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Income boost for some as National Insurance threshold increases from today

The threshold at which people pay National Insurance (NI) will increase from today
Vicky Shaw, PA

MANY people will start to see a boost in their pay packets this month as they grapple with surging living costs.

From today, the threshold at which people pay National Insurance (NI) will increase.

The move follows a controversial 1.25 percentage point increase in NI in April, to help pay for health and social care, which came amid a string of other bill hikes, including a jump in the energy price gap.

NI starting thresholds will rise from £9,880 to £12,570 from July 6.

The UK Government has previously said this will benefit nearly 30 million working people with a typical employee saving over £330 in the year from July.

Seven in 10 (70 per cent) workers who pay National Insurance contributions (NICs) will pay less, even after accounting for the health and social care levy, the Government said previously.

Of those who benefit from the threshold increase, 2.2 million people will be taken out of paying NICs altogether, it added.

Alice Haine, personal finance analyst at investment platform Bestinvest, said a £330 saving "won't stretch far when you realise that only equates to £27.50 a month".

She continued: "Yes, every penny counts in this cost-of-living crisis and for some, that £27.50 could be the difference between having dinner every night and sometimes going without.

"For others, however, that amount will barely make a dent in their budgets as they struggle to pay the household bills amid rampant inflation as soaring food, fuel and energy prices become the norm."

Ms Haine added: "All of this is set against a backdrop of falling real wages where runaway inflation is eroding any pay uplift workers receive, so any saving will quickly be swallowed up.

"Delve deeper in the NI figures, and the saving made in July on NI is actually not that great if you go back in time a little.

"This is because the threshold at which NI kicks in had already increased in April, going from £9,568 to £9,880, with the main rate for employees rising to 13.25 per cent from 12 per cent, as the Government sought to bolster the NHS and social care by introducing a 1.25 percentage point health and social care levy.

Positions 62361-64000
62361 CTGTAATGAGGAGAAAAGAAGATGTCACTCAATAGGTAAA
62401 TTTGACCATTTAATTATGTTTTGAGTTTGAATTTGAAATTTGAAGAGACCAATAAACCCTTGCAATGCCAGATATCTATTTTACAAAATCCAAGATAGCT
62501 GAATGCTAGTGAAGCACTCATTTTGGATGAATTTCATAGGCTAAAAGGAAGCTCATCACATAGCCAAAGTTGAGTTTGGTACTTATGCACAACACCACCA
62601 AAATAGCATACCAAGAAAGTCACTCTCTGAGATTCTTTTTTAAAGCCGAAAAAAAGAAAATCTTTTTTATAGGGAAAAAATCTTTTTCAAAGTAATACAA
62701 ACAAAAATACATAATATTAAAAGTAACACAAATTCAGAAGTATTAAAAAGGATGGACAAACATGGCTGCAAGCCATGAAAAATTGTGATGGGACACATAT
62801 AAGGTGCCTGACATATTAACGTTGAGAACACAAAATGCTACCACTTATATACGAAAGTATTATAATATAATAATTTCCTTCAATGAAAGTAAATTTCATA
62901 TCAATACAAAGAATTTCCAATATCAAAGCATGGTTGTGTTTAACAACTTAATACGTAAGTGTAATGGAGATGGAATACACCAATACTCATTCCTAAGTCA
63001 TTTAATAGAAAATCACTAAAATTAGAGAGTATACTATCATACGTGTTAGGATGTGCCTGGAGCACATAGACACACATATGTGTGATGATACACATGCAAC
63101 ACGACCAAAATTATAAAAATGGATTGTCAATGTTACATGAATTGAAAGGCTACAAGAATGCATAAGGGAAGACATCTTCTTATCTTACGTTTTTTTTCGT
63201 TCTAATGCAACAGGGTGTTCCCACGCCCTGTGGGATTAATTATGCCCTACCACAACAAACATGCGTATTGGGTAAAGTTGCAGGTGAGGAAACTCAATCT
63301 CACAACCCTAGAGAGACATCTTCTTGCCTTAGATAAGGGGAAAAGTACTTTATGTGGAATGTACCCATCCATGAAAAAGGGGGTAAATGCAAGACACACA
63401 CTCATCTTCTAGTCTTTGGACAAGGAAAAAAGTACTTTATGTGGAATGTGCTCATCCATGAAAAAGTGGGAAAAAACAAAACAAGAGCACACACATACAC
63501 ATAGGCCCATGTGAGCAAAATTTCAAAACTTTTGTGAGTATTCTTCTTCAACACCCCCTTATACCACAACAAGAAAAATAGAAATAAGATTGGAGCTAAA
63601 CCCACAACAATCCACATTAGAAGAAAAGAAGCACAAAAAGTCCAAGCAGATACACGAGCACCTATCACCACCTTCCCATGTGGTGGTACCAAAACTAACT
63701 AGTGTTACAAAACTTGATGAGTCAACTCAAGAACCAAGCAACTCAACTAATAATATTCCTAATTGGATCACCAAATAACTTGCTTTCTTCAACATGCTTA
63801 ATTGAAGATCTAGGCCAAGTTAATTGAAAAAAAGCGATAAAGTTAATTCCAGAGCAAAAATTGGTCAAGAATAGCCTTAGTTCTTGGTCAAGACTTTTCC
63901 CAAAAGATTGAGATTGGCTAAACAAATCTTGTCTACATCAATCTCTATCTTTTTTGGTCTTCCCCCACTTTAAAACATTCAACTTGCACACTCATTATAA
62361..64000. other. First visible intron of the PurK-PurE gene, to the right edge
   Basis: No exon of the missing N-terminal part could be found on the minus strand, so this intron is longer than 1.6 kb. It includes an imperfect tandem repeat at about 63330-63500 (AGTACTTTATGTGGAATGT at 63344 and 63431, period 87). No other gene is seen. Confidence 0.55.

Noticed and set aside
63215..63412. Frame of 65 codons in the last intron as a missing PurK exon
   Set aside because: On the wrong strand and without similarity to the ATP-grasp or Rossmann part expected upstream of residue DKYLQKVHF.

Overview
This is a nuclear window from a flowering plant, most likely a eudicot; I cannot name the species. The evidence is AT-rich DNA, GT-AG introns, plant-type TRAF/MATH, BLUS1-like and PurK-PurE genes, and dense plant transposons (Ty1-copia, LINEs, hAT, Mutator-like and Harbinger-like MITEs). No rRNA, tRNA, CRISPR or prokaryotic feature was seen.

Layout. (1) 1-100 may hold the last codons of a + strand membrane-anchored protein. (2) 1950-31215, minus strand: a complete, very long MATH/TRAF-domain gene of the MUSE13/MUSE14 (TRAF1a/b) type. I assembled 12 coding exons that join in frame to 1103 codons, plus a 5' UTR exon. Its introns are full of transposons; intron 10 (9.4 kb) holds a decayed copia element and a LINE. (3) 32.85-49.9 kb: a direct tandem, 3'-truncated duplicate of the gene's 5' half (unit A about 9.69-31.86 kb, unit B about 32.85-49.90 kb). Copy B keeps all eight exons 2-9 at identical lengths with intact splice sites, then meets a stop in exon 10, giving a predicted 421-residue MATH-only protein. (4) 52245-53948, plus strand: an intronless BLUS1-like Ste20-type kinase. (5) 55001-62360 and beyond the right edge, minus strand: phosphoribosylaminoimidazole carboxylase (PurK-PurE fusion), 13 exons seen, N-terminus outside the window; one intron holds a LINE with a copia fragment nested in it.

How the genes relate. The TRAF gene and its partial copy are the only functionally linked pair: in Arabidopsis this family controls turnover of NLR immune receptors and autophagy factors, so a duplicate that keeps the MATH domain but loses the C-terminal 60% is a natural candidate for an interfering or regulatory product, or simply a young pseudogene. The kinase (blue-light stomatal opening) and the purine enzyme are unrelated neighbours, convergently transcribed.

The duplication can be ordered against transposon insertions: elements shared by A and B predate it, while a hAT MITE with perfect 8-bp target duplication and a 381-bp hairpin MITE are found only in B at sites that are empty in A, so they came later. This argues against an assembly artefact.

"It means those on lower to middle incomes, earning less than around £35,000 are the biggest gainers this month, as they will see their NI bill cut by more than the amount they pay through the 1.25 percentage point levy."

She said higher earners will still end up paying more overall.

Commentators have also recently highlighted how frozen income tax thresholds are pushing more people into paying higher tax bills, as wages rise.

Figures released by HM Revenue and Customs (HMRC) last week showed nearly two million higher and additional rate taxpayers have been created in the space of three years.

Around 6.1 million taxpayers are projected to be paying income tax rates at the higher rate of 40 per cent or the additional rate of 45 per cent in 2022/23.

Back in 2019/20, the total number of higher rate and additional rate taxpayers combined was approaching 4.3 million.

Sarah Coles, senior personal finance analyst at Hargreaves Lansdown, said: "Unfortunately, as time goes on, the tax burden is going to grow.

"The frozen tax thresholds until 2026 mean that as wages gradually increase, the taxman is (syphoning) off more and more of your cash."

Ms Coles added: "Any saving will be welcome right now, but it's going to be a drop in the ocean.

"Someone paying £10 or £20 less in tax each month isn't going to notice once they've factored in the rising cost of everything from energy to food and fuel."

Inflation is expected to top 10 per cent in the months ahead, exerting further pressure on households.

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